POL214: SUMMARY FOR CD- CHAP 5 AND ER READINGS 9, 48, 49, 54, 55.
CANADIAN DEMOCRACY CHAPTER 5
• is the fundamental law of a political system. All other laws must conform to the
constitution in terms of how they are made and in terms of their substance. It is a
necessary element in politics as it lays out civilized ways to resolve conflict and/or
ensures the rights of citizens.
• Expected to establish order, allowing for the peaceful settlement of differences.
• Early thinkers such as Hobbes believed that the “state of nature” was the driving force
for setting up a constitutional government. When in chaos and not having the security
in regard to the possession of ones life of property, people demand a constitution and
accept the necessity of a constitution even if they find it difficult to agree on its precise
In modern society alternatives to a constitutional government are: anarchy,
• Anarchy: No set way of resolving conflict within a population, state doesn’t exist.
• Totalitarianism: State exists, however power is unlimited and all realms of social and
economic life are subordinate to it it makes no sense to talk of a constitution.
• If a constitutions terms are purely arbitrary it ceases to be anything other than name.
• Rules that make up a constitution deal with 2 sets of relations. One of these involves
the relationship between the state and its citizens. Another involves the distribution of
functions and powers between different parts of the state.
• Constitutional government has 3 headings: Legislature(making the law),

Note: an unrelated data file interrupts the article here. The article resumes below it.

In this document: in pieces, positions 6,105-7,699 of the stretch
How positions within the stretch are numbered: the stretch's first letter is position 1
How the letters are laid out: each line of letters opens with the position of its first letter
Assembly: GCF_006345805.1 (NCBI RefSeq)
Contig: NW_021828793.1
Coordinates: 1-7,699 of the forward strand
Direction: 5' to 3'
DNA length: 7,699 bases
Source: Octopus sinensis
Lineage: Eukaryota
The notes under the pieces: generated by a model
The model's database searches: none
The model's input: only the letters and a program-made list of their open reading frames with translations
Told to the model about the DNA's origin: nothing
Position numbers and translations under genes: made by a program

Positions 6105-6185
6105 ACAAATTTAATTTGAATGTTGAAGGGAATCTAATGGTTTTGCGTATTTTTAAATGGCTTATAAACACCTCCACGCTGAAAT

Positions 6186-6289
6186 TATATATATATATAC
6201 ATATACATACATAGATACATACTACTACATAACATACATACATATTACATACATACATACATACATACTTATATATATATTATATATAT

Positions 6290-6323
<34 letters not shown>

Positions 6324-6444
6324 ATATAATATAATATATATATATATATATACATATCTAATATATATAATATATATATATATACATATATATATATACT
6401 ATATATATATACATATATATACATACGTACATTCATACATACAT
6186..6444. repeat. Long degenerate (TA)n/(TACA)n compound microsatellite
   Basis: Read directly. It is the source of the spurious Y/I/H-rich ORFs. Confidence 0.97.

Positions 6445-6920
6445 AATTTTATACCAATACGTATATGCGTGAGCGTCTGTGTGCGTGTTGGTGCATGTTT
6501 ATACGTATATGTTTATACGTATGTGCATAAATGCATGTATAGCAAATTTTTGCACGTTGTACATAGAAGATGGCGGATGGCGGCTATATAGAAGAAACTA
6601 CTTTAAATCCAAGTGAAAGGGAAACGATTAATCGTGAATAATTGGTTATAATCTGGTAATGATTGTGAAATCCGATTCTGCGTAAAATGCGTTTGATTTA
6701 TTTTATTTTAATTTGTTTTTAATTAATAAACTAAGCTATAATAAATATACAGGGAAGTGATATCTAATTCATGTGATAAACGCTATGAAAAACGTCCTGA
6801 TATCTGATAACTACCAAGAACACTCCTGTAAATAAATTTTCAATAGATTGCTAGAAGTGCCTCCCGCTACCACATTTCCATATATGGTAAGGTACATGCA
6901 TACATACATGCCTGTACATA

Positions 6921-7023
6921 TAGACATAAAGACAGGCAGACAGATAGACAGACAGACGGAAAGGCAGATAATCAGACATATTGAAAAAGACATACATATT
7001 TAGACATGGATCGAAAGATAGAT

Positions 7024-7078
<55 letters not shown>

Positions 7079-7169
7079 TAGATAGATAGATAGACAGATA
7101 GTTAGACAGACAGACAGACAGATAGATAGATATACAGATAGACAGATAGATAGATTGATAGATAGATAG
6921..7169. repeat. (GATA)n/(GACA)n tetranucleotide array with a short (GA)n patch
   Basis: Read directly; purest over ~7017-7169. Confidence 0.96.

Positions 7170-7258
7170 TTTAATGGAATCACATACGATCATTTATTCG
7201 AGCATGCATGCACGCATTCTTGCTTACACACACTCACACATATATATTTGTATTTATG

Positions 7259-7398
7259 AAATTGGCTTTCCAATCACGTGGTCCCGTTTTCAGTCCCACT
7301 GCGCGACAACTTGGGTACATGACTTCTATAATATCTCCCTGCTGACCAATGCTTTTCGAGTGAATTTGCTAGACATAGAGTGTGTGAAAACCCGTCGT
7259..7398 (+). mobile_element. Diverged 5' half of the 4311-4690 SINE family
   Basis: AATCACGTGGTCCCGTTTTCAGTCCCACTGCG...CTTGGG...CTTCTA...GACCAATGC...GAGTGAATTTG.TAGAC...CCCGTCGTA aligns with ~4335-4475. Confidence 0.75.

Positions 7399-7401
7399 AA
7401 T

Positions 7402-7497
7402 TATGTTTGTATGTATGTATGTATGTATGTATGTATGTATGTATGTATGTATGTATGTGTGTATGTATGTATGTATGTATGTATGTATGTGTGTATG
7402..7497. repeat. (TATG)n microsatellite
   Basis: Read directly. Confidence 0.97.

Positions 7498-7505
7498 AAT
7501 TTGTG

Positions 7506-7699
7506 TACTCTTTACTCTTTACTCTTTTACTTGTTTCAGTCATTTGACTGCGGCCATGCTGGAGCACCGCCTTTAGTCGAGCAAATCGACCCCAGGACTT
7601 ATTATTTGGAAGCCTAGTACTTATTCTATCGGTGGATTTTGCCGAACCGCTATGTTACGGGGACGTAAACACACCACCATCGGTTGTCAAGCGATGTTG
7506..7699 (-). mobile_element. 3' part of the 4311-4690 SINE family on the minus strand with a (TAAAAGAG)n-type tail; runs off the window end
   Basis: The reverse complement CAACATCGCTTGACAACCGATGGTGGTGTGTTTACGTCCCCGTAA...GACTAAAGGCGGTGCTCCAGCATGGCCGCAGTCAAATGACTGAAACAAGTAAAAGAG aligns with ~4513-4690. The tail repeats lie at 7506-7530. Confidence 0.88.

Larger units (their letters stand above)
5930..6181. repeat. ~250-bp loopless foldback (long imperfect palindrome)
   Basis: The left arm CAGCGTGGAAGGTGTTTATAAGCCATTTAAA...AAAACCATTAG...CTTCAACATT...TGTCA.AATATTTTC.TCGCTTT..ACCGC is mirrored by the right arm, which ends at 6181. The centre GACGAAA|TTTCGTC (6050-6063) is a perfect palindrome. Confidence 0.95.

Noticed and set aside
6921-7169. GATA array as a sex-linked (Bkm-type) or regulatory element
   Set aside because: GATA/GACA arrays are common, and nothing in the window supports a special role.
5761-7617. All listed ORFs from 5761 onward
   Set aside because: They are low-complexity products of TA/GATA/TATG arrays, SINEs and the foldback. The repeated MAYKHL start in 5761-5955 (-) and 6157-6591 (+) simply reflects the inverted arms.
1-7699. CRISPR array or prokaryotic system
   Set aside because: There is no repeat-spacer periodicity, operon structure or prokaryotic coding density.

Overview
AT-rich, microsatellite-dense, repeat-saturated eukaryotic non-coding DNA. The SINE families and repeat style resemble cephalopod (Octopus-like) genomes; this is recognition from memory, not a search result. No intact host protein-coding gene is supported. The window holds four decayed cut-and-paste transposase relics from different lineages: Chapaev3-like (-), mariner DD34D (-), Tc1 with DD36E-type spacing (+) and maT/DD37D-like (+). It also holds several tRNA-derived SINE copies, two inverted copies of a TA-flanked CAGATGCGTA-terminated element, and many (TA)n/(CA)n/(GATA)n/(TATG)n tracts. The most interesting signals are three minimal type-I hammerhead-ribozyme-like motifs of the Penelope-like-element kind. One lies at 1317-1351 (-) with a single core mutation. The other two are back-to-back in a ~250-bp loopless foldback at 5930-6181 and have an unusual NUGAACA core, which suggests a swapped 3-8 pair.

Executive(implementing the law) and the judiciary( interpreting the law).
• A constitution is then a set of rules that govern political life. These rules take 3 forms:
written documents, the decisions ofcourts(common law) or unwritten conventions.
Constitutional conventions are thosepractices that emerge over time and are genreally
accepted as binding rules of the political system.
• In Canada written documents and the common law- together comprise constitutional
• All modern democracies are representative democracies where politicians make
decision son behalf of those who elect them.
• A constitution describes both the basis of political representation and the method by
which they are chosen.
• Representation may be by population( one person one vote), territory or group.
Under such a system all elected members should represent a percentage of the
population. This ensures that the preferences of the simple majority are translated into
law. • Federalism is a form of government that embodies the principle of territorial
representation. It does so by giving regional governments the exclusive right to pass
laws on particular subjects